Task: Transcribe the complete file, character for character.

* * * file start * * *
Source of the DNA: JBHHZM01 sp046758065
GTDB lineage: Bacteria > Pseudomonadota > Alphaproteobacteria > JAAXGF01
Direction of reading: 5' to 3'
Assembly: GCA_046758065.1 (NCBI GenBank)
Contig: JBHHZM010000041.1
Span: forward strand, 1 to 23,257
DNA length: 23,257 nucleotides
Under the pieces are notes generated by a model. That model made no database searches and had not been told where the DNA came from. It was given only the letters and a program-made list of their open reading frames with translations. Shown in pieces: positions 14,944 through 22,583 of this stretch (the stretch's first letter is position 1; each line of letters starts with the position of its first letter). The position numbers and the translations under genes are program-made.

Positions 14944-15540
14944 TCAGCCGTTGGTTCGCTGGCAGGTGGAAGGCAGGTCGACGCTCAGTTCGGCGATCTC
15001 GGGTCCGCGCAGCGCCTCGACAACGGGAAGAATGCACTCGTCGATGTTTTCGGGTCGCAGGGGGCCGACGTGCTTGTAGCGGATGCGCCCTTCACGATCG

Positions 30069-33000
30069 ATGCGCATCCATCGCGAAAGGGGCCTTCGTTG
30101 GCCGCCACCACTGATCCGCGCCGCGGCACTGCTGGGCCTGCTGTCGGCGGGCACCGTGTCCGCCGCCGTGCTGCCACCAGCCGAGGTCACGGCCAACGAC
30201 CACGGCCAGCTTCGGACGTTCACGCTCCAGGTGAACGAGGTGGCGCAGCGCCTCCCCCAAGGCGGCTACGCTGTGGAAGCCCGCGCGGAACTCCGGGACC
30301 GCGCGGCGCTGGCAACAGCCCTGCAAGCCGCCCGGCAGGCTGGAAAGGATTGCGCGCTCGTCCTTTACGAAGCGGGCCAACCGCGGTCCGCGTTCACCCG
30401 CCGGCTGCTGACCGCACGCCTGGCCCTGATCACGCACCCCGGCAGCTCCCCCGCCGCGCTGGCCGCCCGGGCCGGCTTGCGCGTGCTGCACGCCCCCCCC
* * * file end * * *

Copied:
Source of the DNA: JBHHZM01 sp046758065
GTDB lineage: Bacteria > Pseudomonadota > Alphaproteobacteria > JAAXGF01
Direction of reading: 5' to 3'
Assembly: GCA_046758065.1 (NCBI GenBank)
Contig: JBHHZM010000041.1
Span: forward strand, 1 to 23,257
DNA length: 23,257 nucleotides
Under the pieces are notes generated by a model. That model made no database searches and had not been told where the DNA came from. It was given only the letters and a program-made list of their open reading frames with translations. Shown in pieces: positions 14,944 through 22,583 of this stretch (the stretch's first letter is position 1; each line of letters starts with the position of its first letter). The position numbers and the translations under genes are program-made.

Positions 14944-15540
14944 TCAGCCGTTGGTTCGCTGGCAGGTGGAAGGCAGGTCGACGCTCAGTTCGGCGATCTC
15001 GGGTCCGCGCAGCGCCTCGACAACGGGAAGAATGCACTCGTCGATGTTTTCGGGTCGCAGGGGGCCGACGTGCTTGTAGCGGATGCGCCCTTCACGATCG

Positions 30069-33000
30069 ATGCGCATCCATCGCGAAAGGGGCCTTCGTTG
30101 GCCGCCACCACTGATCCGCGCCGCGGCACTGCTGGGCCTGCTGTCGGCGGGCACCGTGTCCGCCGCCGTGCTGCCACCAGCCGAGGTCACGGCCAACGAC
30201 CACGGCCAGCTTCGGACGTTCACGCTCCAGGTGAACGAGGTGGCGCAGCGCCTCCCCCAAGGCGGCTACGCTGTGGAAGCCCGCGCGGAACTCCGGGACC
30301 GCGCGGCGCTGGCAACAGCCCTGCAAGCCGCCCGGCAGGCTGGAAAGGATTGCGCGCTCGTCCTTTACGAAGCGGGCCAACCGCGGTCCGCGTTCACCCG
30401 CCGGCTGCTGACCGCACGCCTGGCCCTGATCACGCACCCCGGCAGCTCCCCCGCCGCGCTGGCCGCCCGGGCCGGCTTGCGCGTGCTGCACGCCCCCCCC